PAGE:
Critical Care |

Predictors of Early Readmission to the Intensive Care Unit FREE TO VIEW

Raid Abu-Awwad*, MBBS; Gregory Buran, MD
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Henry Ford Hospital, Detroit, MI

Chest. 2012;142(4_MeetingAbstracts):280A. doi:10.1378/chest.1390058
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SESSION TYPE: ICU: Improving Outcomes

PRESENTED ON: Sunday, October 21, 2012 at 10:30 AM - 11:45 AM

PURPOSE: Despite initial recovery from critical illness requiring intensive care unit (ICU) admission, many patients remain at risk of subsequent deterioration and unplanned readmission to the ICU. Readmitted patients have higher mortality rates and significantly greater lengths of stay. Scoring systems designed to measure the severity of illness for patients admitted to the ICU have been used to predict the risk of readmission to the ICU, but are often too complex to be practical. The aim of this study is to identify risk factors that predict early unplanned ICU readmission through examining variables that are simple and readily available at the time of ICU dismissal.

METHODS: Consecutive adults discharged from the medical ICU of a tertiary referral teaching hospital between January 2009 and June 2011 were studied retrospectively. Patients were limited to medical critical care discharges. The analysis included demographic data, source of admission, co-morbidities, vital signs, laboratory values and Glascow Coma Score (GCS) prior to discharge from the ICU. Logistic regression was used to construct receiver operating characteristic (ROC) curves. Area under the ROC curve (AUROC) was used to judge the predictive power of the variables.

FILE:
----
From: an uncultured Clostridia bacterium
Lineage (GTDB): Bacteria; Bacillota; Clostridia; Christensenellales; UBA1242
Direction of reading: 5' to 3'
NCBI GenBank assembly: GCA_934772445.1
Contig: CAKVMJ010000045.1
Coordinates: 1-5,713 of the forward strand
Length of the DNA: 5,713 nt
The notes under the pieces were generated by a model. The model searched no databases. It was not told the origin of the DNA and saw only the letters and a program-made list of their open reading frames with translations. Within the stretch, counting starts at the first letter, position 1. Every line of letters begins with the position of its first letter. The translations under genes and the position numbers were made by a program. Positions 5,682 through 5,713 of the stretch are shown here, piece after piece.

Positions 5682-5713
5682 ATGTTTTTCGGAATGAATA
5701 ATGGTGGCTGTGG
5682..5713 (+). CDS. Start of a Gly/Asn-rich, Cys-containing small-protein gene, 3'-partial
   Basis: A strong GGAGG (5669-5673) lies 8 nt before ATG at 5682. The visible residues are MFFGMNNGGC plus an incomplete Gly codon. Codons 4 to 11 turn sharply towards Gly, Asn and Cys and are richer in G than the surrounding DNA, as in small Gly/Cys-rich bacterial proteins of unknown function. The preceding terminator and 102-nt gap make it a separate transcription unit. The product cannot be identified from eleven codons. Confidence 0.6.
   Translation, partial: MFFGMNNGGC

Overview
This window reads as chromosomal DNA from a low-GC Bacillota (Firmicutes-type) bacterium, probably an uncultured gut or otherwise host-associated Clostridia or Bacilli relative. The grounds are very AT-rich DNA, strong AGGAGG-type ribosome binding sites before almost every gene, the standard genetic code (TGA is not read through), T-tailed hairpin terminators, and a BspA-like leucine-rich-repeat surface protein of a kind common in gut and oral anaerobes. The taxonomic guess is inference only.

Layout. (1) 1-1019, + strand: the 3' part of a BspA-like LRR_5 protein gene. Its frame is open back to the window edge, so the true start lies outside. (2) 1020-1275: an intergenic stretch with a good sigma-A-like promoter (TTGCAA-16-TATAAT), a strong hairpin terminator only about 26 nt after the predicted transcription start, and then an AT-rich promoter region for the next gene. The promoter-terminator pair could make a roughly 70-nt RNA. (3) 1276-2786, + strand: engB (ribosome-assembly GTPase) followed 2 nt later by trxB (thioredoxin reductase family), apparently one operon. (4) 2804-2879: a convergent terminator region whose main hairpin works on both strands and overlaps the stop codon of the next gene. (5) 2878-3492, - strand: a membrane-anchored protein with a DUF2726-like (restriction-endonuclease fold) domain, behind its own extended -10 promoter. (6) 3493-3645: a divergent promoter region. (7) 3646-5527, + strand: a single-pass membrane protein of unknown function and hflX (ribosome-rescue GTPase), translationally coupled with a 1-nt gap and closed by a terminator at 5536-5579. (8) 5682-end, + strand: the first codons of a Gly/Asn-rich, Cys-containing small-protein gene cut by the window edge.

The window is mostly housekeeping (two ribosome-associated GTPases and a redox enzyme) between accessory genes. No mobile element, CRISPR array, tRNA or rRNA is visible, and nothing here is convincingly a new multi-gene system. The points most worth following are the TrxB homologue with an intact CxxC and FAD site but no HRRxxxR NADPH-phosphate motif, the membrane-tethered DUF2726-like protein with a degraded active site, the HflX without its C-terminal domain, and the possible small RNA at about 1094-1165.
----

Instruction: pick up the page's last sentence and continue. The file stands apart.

RESULTS: Complete information was available for 6194 patients. 48% were male, 62% were African American and the mean age was 58. 227 (3.66%) patients were readmitted or died unexpectedly within 72 hours from discharge. Risk factors that predicted early readmission to the ICU were the shock index (heart rate/ systolic blood pressure), absolute value of temperature difference from 37 C, respiratory rate, GCS, BUN/Cr ratio, hemoglobin level, and absolute lymphocyte count (p<0.015 for all). The AUROC was 0.74.

CONCLUSIONS: We identified a number of variables that showed good ability to predict patients at risk of early ICU readmission. These variables are readily available at the bedside and can be used at time of dismissal to influence the discharge decision. Developing practical scoring systems based on the above mentioned variables to predict ICU readmission should be pursued by other studies in the future.

CLINICAL IMPLICATIONS: Predict early unplanned ICU readmission through examining variables that are simple and readily available at the time of ICU dismissal.

DISCLOSURE: The following authors have nothing to disclose: Raid Abu-awwad, Gregory Buran

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Henry Ford Hospital, Detroit, MI




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